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CDC Influenza News and Highlights

Key points to consider about the importance of flu vaccination and prompt treatment for flu, particularly in high risk patients:

1. Children younger than 2 years, and people 65 and older are at high risk for complications from the flu. These two age groups have the highest flu hospitalization rates.

2. Antiviral drugs are an important second line of defense to treat flu illness. (They are not a substitute for vaccination.)

  • Data indicate that flu antiviral drugs can reduce symptoms and prevent serious flu complications.
  • For high risk patients, antiviral drugs can mean the difference between a milder illness and a hospital stay.
  • Antiviral drugs are under-utilized. A recent study showed that only 19% of high risk outpatients who had the flu were treated with flu antiviral drugs.
  • CDC recommends that all severely ill people and people who are at high risk of serious flu complications with suspected flu be treated with flu antiviral drugs as soon as possible (without confirmatory testing).
  • Studies show that flu antiviral drugs work best for treatment when they are started within 2 days of getting sick. However, starting them later may still be helpful.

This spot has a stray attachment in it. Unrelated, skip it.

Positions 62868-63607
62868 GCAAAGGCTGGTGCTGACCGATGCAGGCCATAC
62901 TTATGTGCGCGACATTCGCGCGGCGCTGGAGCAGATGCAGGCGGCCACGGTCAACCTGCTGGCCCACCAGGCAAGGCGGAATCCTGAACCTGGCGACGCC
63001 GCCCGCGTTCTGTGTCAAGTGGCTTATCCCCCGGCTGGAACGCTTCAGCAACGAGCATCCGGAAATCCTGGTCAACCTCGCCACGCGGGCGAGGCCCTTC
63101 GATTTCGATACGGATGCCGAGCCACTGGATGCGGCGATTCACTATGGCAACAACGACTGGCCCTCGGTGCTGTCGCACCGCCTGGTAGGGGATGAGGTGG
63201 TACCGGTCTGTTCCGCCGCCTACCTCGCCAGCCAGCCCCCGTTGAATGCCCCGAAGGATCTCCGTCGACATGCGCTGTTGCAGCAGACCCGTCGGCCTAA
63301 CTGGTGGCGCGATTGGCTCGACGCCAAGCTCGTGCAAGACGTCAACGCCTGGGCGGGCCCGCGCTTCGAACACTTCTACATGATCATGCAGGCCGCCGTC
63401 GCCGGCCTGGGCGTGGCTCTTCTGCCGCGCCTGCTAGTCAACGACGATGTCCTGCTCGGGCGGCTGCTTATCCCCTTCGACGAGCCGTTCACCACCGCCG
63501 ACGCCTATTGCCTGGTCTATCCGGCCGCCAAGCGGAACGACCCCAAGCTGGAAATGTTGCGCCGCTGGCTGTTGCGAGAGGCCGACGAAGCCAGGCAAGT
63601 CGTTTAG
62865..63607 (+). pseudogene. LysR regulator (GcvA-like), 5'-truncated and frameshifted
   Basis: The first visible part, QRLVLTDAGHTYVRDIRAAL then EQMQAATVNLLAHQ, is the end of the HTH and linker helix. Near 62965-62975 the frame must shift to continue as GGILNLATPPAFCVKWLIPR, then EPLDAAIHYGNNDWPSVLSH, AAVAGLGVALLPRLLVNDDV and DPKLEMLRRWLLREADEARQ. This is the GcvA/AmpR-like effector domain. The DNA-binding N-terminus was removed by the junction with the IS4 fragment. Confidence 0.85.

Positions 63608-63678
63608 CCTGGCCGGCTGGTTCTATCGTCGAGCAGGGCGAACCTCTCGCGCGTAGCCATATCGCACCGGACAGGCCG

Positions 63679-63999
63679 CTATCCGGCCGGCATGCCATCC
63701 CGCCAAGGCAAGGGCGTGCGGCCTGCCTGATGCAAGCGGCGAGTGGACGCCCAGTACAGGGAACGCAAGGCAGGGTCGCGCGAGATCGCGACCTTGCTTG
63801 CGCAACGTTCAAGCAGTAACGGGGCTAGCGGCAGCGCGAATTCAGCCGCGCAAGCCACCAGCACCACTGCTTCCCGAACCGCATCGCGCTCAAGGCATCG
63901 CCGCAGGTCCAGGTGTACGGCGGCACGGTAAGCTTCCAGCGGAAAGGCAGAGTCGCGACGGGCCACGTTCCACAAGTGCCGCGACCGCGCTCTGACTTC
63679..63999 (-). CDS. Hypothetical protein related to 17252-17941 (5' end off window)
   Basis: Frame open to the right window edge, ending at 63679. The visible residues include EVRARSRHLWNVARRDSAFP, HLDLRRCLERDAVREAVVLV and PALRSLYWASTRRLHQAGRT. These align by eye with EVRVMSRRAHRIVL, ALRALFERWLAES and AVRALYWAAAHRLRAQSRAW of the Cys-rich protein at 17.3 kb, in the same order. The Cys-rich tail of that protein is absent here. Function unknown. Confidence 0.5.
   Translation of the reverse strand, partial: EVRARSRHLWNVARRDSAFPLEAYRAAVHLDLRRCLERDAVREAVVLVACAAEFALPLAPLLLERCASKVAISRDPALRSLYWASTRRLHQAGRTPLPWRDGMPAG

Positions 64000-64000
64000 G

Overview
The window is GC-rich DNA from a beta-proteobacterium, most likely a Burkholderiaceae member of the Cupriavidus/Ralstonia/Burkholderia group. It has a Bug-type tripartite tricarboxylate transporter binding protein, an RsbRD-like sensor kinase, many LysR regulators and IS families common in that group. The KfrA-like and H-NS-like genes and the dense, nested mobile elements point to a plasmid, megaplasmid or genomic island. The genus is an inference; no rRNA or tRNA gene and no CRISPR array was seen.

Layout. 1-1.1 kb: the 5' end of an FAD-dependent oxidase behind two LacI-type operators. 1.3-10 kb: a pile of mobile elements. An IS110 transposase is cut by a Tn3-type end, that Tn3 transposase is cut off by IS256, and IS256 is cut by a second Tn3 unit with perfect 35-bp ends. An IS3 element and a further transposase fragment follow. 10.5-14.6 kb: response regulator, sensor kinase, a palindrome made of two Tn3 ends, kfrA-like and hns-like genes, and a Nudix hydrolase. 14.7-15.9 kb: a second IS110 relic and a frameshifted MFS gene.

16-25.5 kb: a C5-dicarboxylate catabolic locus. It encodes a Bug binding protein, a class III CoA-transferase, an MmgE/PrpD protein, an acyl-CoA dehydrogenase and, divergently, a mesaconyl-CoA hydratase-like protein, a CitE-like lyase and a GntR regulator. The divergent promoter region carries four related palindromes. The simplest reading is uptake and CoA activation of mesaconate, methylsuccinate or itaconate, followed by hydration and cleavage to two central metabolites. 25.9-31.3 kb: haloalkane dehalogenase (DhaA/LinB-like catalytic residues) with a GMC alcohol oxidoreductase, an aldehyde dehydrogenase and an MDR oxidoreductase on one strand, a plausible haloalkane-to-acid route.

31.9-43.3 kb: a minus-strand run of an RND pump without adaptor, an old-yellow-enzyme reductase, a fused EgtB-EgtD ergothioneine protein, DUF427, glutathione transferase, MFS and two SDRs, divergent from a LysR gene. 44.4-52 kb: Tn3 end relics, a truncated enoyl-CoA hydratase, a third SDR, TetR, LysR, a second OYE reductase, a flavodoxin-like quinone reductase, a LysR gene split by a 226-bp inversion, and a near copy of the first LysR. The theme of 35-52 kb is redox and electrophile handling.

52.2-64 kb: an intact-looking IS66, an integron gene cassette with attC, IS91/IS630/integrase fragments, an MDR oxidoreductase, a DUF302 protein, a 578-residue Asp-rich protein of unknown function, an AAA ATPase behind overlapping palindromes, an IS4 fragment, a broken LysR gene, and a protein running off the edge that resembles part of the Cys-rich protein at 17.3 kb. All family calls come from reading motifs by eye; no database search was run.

• There are three FDA-approved influenza antiviral drugs recommended by CDC this season. The brand names for these are Tamiflu® (generic name oseltamivir), Relenza® (generic name zanamivir), and Rapivab® (generic name peramivir). Peramivir was approved in December 2014. It is given by IV.

3. Even though vaccine effectiveness for H3N2 is reduced this season, CDC continues to recommend vaccination because it may still provide some protection, including reducing more severe flu outcomes like hospitalization and death. Also, flu vaccines protect against three or four different viruses and it’s possible that other viruses will circulate later in the season.


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